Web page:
If this was indeed a "declared" war and there was a specific and *imminent* threat against our country, then the president ignoring the rule of law might be seen as necessary and thus legal. The executive branch abiding by FISA, which was amended specifically to address the very sort of surveillance the NSA program conducts, against foreign terrorists, would hardly cripple our intelligence gathering capability. What it would do is protect the right of U.S. citizens not to be spied on, without cause, by their own government. Your irrational, cowardly fear does not mean there is an actually an imminent threat large enough to justify president Bush taking a big dump on the Constitution, no matter rich white and fratty you are.

And I do think it was courageous to address this issue rather than bite at the bait of the government's standing argument. Our SC has taken the cowardly way out recently with respect to the pledge case, and our shameful history as a country of our courts looking away when our executive branch violates the constitutional rights of its citizens during times of fear does make this stand a courageous one.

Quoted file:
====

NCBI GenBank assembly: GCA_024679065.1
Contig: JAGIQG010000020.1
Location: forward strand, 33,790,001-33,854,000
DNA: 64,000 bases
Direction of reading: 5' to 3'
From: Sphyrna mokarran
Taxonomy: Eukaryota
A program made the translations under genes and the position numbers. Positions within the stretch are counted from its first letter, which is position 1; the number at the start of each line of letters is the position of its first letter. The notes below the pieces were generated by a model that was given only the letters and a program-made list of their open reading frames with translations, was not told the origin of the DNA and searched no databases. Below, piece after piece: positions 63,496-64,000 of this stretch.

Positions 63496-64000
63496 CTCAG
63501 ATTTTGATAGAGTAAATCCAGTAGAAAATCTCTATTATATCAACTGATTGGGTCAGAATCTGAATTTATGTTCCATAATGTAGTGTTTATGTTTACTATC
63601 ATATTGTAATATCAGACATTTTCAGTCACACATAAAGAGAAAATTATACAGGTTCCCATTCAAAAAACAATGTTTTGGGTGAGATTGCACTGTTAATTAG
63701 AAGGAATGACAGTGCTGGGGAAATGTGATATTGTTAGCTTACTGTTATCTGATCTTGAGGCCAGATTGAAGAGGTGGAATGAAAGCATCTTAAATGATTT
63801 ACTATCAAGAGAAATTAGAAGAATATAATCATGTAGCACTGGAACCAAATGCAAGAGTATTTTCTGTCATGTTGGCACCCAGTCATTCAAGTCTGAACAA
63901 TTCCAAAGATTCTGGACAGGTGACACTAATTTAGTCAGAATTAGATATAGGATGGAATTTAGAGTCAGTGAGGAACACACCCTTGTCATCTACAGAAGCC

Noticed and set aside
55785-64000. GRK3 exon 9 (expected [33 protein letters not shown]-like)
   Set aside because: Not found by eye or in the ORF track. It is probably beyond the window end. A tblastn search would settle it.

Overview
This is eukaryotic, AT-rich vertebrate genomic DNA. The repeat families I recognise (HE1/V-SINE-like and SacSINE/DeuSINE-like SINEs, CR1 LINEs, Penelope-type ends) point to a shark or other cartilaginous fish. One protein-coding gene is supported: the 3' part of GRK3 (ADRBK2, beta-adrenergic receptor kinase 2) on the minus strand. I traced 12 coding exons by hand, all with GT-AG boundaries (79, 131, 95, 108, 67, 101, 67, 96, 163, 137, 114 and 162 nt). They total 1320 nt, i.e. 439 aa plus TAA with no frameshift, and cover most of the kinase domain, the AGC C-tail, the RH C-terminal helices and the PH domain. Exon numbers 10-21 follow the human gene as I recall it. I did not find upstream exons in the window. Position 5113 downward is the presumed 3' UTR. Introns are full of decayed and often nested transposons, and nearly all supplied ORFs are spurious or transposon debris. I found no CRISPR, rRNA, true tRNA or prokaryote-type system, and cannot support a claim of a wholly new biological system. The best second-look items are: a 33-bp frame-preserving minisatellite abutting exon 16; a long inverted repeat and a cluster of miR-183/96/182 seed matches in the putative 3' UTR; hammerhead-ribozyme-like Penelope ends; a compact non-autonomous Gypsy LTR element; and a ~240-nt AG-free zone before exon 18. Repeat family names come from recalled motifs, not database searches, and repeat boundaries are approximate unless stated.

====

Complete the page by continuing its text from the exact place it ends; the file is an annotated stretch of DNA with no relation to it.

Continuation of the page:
Frederick Hamilton


We haven't had a "declaration of war" since WWII. To argue we aren't in a war because of the lack of a "declaration" is like saying the income tax is illegal. The two votes to go to war (Iraq and the AUMF against al Qaeda) are indeed all the legal requirement needed for these "wars". Is it your position that these Congressional votes were not "war" votes? Not many would agree with that.